This year I was lucky enough to give a talk at DevRelCon London which also happened to be my first year attending the conference! Speaking slots were 20 minutes long (no Q&A time at the end, my preference!), a great length for introducing a topic but not really long enough to go deeper. Let me elaborate on some of the material I presented.
It’s army as in an army of ants, not army out to conquer developers. But not “army ants” specifically because those are terrifying. Now I’m itchy.
I mentioned this during my talk, but a few years ago a coworker of mine mentioned that the metaphor “climbing the corporate ladder” was invalid because it implied you were doing it alone. Might have also included that you were trampling people on the way up too.
In reality, you need a huge support system of advocates, allies, mentors, peers, and managers — an army. Not only do I need these folks for my own career development, but I also need them to help with all the cross-functional work expected in advocacy.
Just because you worked with someone in the past who did business development does not mean you suddenly know what everyone in business development does. Just like every company is different, every role can be different too. Learn what business development means at your company and learn what the different individuals in the biz dev group do. Same thing with sales, marketing, product, engineering, and all the other orgs you may come across.
Remember, its a two way street and I don’t care what side you drive on. Just because someone has worked or interacted with a developer advocate before doesn’t mean they know how you flavor your developer advocacy activities.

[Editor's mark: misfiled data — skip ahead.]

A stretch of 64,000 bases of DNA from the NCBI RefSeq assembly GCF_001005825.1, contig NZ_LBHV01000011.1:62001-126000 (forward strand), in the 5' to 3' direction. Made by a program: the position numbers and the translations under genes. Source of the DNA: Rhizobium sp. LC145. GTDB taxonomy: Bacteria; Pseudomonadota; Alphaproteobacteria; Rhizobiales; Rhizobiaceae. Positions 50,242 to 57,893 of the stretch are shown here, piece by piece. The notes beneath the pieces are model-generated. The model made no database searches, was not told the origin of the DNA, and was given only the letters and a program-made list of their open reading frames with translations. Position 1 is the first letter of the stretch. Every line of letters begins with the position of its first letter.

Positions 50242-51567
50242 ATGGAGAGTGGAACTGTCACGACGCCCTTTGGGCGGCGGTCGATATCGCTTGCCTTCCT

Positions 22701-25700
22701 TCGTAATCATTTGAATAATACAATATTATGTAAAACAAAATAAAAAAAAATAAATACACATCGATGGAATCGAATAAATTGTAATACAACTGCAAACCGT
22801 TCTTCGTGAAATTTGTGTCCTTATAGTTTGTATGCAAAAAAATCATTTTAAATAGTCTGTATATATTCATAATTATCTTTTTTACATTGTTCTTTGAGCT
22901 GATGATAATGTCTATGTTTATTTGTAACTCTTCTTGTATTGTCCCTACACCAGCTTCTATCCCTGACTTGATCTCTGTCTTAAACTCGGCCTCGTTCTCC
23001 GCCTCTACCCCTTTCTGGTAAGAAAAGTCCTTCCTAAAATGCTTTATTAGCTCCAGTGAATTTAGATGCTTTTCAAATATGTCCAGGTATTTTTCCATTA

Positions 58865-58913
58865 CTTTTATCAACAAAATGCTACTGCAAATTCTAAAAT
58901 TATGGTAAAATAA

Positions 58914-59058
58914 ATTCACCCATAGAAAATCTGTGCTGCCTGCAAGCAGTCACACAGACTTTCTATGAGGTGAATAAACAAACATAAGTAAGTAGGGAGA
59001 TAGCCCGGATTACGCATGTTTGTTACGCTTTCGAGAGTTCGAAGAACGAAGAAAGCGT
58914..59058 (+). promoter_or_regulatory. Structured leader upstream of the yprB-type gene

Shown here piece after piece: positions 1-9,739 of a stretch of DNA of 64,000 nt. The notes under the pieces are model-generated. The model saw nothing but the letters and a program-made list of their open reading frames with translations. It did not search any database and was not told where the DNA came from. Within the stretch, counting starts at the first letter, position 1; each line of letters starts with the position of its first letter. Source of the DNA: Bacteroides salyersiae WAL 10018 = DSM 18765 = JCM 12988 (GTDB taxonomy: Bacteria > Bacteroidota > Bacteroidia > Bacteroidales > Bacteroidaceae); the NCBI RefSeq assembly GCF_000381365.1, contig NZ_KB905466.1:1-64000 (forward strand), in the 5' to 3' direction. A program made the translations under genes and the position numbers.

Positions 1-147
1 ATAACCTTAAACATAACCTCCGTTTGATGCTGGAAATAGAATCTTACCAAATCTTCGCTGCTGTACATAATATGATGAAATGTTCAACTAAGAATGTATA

(I’m going to pick on sales a bit here 😃)
I’m so tired of developer advocates telling me that all sales does is taking your leads.
Yes, there should be a healthy tension here. Not every conversation or engagement requires sales, just like not every developer needs assistance from a developer advocate. Let’s look at these situations, sanitized from recent conference booth work because its fresh in my mind:
- Person approaches booth looking for help with an API.
- Person approaches booth looking for a sales engagement to use a service OR mentions integrating services into their product.
- Person approaches booth and desperately needs development resources.
These are incredibly simplistic and not super comprehensive, but they give us some things to work with.
In situation 1, that’s going to be where a devrel shines. If not devrel, tap someone in engineering, maybe even product if it looks like a feature request is needed. Sales should yield, and you should educate them as this is a great example of devrel in action.
Situation 2 is interesting, because sometimes the person flat out says “is anyone here from sales”. How easy is that? Easier still, someone says “we are already a customer, but we want to evaluate service x too.” But sometimes it’s masked as “I’m so-and-so from big company x and we are looking to integrate this into out product but we need to talk about a pricing tier that works for us”. All of these I’m happy to play dot connector, or possibly even provide a technical overview to the team. I’m not interested in leading this engagement long term, but you know who is? Various members of the sales team.